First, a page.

Sadly Britain wasn’t ready for the Bauhauslers in the 1930s. There were few commissions and the educational institutions and commercial forces largely ignored them, so it would have required a complete change of attitude from the British establishment. But they did work and mix with many of those people who pushed modern art and design in the decades after the war.
Do you think it was the right move for Gropius et al to move to the United States? There was an exhibition of the Bauhaus in 1938 at the Museum of Modern Art but did the Bauhaus achieve the influence in the USA it could have achieved if the arists and designers had remained in the UK? Weren’t their beliefs in organic social structure and criticism of the greed of capitalism, going to have few adherents in bold and brash America?
Britain after the war was a poor and broken place in every sense, while the US was a global superpower. Corporate America was an important partner of art, design and architecture, with Breuer working for IBM, Gropius for PanAm and Mies for Seagram. Corporate partners had also been important while they were still in Germany, the Junker company in Dessau for example.
At the same time as the Isokon or Lawn Road Flats were progressing, Berthold Lubetkin was achieving considerable success. Were these different or complementary expressions of Modernist design?
Lubetkin’s Highpoint flats were much more luxurious, which is perhaps ironic as he was also a convinced Communist, while Wells Coates was more of a bon viveur. But both shared the view that modernism could change lives. ‘Nothing is too good for ordinary people’ Lubetkin once famously said.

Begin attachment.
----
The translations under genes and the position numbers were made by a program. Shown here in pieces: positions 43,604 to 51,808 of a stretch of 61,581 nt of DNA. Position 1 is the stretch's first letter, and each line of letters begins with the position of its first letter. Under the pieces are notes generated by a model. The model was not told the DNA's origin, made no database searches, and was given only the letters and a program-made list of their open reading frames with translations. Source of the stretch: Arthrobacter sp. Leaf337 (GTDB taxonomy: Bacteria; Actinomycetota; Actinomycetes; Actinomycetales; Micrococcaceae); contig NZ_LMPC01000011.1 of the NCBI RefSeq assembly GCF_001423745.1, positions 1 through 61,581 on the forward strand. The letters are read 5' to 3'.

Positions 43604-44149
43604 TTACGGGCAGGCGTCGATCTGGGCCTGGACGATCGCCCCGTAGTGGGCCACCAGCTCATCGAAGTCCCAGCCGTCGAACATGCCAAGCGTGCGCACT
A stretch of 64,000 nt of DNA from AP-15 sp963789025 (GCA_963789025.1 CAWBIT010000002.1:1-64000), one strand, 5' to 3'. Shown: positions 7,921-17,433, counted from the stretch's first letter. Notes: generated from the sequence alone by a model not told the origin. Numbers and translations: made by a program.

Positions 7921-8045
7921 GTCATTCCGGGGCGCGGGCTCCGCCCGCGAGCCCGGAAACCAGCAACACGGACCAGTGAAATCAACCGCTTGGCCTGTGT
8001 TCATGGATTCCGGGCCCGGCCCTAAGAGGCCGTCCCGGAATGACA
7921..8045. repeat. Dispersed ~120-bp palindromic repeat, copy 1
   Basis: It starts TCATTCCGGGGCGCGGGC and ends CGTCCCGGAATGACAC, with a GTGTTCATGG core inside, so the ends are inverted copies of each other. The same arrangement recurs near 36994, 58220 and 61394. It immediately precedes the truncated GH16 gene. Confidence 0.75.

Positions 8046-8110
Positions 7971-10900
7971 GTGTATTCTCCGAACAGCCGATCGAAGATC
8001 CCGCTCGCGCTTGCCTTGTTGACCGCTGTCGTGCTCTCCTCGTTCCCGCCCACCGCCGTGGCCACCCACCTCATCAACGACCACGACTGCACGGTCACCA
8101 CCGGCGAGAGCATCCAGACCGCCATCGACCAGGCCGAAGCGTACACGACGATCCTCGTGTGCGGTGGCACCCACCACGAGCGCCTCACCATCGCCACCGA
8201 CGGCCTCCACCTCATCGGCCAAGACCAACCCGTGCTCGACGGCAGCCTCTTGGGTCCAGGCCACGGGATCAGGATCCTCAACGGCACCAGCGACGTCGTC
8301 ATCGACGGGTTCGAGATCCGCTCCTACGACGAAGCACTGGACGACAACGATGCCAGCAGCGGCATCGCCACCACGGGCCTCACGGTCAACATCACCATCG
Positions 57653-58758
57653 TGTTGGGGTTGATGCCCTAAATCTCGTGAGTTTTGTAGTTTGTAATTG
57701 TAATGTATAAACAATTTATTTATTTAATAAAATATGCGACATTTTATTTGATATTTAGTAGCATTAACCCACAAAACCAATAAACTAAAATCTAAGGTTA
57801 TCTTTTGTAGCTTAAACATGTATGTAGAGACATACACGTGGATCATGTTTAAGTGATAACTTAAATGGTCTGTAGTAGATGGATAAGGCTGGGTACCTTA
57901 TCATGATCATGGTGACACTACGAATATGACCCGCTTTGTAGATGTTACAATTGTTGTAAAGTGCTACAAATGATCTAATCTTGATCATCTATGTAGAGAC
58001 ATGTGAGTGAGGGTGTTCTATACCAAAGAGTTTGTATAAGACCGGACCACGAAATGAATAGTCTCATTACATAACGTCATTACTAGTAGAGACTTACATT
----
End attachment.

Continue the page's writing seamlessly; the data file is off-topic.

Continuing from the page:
It has taken many years for the flats and furniture to be widely appreciated. Do you think the designs are now understood?
Not necessarily, for many Lawn Road Flats is just a typical ex-council concrete block with external balconies, lacking decorative elements. On the other hand, there are 600 people visiting the building for Open House every year, and the Isokon Gallery, which is about to open for the 2019 season, has had over 15,000 visitors since its launch in 2014.
It is clear that your research has been meticulous and thorough; how long did the book take to write?
We spent about four years going through thousands of documents in several archives and interviewing many dozens of people. But the most important source has been the support of the Pritchard family, who granted us access to previously unseen documents, letters, photographs and cine films.
How did you divide the work between you?
Leyla wrote the text while Magnus edited, which worked very well. The initial text was 50% longer than what the book contains, and we had long discussions with the publisher on the photographic material, as we uncovered so much.
Did you ever quarrel?
Not once, but we often got lost going down rabbit holes containing subjects that probably would be terribly boring for anyone else.
All images are from Isokon and the Bauhaus in Britain and are featured by courtesy of the authors and are their copyright, save where stated otherwise.
Isokon opened to the public July 9th 1934